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Book Review: Cliff Taubes’ Differential Geometry: Bundles, Metrics, Connections and Curvature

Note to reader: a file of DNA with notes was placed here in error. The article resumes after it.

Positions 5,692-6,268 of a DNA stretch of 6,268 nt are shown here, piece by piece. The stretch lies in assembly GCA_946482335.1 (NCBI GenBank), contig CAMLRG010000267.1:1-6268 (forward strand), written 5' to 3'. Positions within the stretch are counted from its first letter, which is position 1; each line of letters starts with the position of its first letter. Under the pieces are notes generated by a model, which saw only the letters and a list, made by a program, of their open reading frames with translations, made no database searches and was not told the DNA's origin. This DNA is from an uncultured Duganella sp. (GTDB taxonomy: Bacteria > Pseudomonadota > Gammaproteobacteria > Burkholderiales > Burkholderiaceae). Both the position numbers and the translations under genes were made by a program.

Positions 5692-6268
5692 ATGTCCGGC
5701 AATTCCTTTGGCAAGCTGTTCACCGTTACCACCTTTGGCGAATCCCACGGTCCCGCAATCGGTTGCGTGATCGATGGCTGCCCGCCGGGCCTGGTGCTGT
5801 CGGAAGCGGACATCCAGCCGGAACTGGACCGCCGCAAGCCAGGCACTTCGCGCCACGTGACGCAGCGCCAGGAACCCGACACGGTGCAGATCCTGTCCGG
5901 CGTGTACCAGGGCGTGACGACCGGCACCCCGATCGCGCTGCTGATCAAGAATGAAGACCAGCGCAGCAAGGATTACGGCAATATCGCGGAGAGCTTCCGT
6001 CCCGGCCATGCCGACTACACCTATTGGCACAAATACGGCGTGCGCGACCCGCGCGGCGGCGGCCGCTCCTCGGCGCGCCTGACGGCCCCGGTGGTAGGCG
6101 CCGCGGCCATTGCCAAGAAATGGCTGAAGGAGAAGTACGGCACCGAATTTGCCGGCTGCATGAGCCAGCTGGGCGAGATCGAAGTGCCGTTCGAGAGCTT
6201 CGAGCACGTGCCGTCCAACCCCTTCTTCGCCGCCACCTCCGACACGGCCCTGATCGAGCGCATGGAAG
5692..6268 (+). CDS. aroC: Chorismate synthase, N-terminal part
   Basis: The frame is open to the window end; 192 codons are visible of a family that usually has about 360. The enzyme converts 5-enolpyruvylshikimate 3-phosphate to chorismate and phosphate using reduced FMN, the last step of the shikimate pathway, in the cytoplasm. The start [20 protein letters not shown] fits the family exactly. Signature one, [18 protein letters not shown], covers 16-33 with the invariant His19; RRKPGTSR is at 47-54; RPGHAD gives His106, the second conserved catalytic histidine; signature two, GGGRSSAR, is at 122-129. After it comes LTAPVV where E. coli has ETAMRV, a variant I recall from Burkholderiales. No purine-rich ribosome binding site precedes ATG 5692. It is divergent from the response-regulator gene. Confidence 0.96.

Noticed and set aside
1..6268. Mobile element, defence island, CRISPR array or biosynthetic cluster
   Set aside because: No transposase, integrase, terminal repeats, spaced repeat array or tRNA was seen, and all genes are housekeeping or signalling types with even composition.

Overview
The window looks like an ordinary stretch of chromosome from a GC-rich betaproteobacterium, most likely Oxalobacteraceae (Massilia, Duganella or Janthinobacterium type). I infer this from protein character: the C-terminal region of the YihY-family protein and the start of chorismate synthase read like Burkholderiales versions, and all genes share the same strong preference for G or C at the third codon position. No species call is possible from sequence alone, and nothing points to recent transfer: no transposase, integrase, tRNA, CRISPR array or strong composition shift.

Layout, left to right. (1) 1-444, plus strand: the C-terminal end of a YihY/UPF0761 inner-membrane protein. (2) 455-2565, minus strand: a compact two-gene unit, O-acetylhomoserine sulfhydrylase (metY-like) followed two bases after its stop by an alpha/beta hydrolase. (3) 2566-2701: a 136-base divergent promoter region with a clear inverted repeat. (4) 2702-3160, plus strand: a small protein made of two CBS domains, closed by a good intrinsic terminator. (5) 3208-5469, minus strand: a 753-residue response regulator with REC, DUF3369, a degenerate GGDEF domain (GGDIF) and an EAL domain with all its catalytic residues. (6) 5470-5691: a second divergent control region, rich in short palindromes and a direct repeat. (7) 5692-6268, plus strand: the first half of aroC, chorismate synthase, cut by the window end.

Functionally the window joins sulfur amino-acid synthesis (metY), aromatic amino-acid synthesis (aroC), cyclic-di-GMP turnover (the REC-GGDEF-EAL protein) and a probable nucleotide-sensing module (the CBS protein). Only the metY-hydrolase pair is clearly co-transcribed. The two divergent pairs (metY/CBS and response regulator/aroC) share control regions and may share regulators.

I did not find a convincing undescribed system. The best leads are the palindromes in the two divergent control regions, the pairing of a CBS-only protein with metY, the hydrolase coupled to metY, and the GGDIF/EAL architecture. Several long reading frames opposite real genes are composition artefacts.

Differential geometry is the branch of advanced mathematics that probably has more quality textbooks than any other. It has some true classics that everyone should at least browse. It seems that lately everyone and his brother is trying to write The Great American Differential Geometry textbook. It’s really not hard to see why: the subject of differential geometry is not only one of the most beautiful and fascinating applications of calculus and topology, it’s also one of the most powerful. The language of manifolds is the natural language of most aspects of both. Classical and modern physics – neither general relativity nor particle physics can be correctly expressed without the concept of coordinate charts on differentiable manifolds, Lie groups or fiber bundles. I was really looking forward to a finished text based on Cliff Tubbs’ Math 230 lectures for the first-year graduate student DG course at Harvard, which he has taught there for many years. A book by a recognized master of the subject is welcome, as they can be expected to bring their researcher’s perspective to the material.